May Day 2012: In Photos and Behind the Scenes

Posted May 3rd, 2012 at 4:22 pm.

May Day 2012: By the Numbers

  • 1,400 flowers
  • 200 rose petals
  • 250 lbs of cheesesteak
  • 1,000 soft pretzels
  • 1,500 packages of TastyKakes
  • 1,300 pennants

For the Bryn Mawr community, May Day is a time for relaxation and celebration. Whether celebrating the closing of a semester, remembering the Mawrter spirit, or taking the time to celebrate the beautiful spring weather, May Day is a Bryn Mawr tradition that many look forward to each year.

Because it is such a valued tradition, expectations of May Day are high, and it takes a well-oiled crew of people to keep May Day running smoothly. “The May Poles don’t go up by themselves, trash cans don’t just appear, sound doesn’t just happen,” says Mary Beth Horvath, director of student activities. “That’s why an event like this is a team effort. Everyone has a part.”

Here are some of the departments on campus that played a large part in making this year’s Philly-themed May Day happen:

Facilities Services is responsible for all the grounds and campus preparation, electrical support for the various events throughout the day, and maybe most important, the placement and removal of the May Poles.

Facilities begins planning for next year’s May Day immediately after this year’s May Day. “While the events are fresh on everyone’s minds, we critique each event and the support we provide to find ways to improve our services for the next May Day,” says Ed Harman, assistant director for grounds.

Facilities’ day begins at 6 a.m., with 12-14 people providing assistance until 6 p.m.

Public Safety’s role in May Day is exactly what you might think it is; officers are assigned to promote safety and well-being for all participants. They provide augmented service both day and night on May Day, making themselves available at all major May Day events.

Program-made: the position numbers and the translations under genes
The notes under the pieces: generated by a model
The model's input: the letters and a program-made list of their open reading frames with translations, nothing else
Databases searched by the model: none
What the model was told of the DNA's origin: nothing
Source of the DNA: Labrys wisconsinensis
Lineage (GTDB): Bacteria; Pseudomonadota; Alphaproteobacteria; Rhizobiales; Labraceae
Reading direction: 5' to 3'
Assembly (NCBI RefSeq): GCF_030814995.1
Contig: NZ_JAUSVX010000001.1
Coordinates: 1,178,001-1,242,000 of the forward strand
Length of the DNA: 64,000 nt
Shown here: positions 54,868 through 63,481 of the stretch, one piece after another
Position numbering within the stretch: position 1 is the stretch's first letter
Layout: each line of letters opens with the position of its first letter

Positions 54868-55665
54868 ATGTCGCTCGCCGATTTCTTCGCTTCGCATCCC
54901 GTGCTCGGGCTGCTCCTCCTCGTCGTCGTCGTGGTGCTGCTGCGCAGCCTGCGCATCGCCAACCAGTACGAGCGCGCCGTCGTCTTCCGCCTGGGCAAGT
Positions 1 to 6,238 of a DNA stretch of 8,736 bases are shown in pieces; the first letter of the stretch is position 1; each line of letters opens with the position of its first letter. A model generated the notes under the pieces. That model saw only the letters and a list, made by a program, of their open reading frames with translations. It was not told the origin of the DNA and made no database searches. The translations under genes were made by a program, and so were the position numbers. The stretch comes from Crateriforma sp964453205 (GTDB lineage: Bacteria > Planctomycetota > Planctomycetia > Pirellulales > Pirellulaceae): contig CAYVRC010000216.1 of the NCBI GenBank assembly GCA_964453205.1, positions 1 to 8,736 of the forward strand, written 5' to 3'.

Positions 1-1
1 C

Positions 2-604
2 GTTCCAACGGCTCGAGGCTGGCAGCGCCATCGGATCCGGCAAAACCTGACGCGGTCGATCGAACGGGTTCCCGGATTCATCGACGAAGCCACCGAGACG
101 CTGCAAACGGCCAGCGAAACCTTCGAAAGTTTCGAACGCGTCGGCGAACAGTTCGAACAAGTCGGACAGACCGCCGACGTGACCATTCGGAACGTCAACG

But keeping all the May Day revelers safe for 24 hours requires a substantial workforce.  A normal Sunday shift would include two officers and a dispatcher; for May Day, Public Safety had eight additional officers (for a total of 10) on duty during a majority of the festivities.

Dining Services plays a pivotal role in the May Day celebrations.  Just think, what is a Philadelphia-themed May Day without cheesesteaks and soft pretzels? We’re referring to the 250 pounds of cheesesteak, 1,000 soft pretzels, and 1,500 packages of Tastykakes that were served this May Day. Dining Services served 1,074 breakfasts, 1,299 lunches, and 1,619 dinners along with those snacks.

For Dining Services, May Day is an “all hands on deck” event.  Their day begins at 5:30 a.m. and runs until 8:30 p.m., with the majority of their full-time and student staff required to work.

Student Activities supports all the event planning that goes into May Day. Student Activities Director Mary Beth Horvath works with Traditions Mistresses Devanshi Vaid and Julia Stuart in January to come up with ideas and begin executing them. Horvath is responsible for booking all the acts, people, and vendors that contribute to May Day, from impersonators and the Morris Dancers to sound production crews and the horse and carriage.

On May Day morning, Horvath arrives around 8:15 a.m. and is the contact for everyone who is hired to perform or provide a service that day. Throughout the day, she is the person who makes sure things are running smoothly.

This year, Student Activities ordered 164 shirts, 152 hats, and 1,300 pennant giveaways. Two hundred rose petals were ordered for the May Hole; for the May Day tiaras, 1,400 flowers, 360 yards of floral tape, and 3,000 pieces of floral wire were used. Two hundred photos were taken with Rocky, William Penn, Betsy Ross, Ben Franklin, and Edgar Allen Poe.

Traditions Mistresses Vaid and Stuart, both graduating seniors, said that they had decided as first-year students that they wanted to take on the challenge of orchestrating  May Day. With the help of Bryn Mawr’s crack staff, they threw a phenomenally Philly party.

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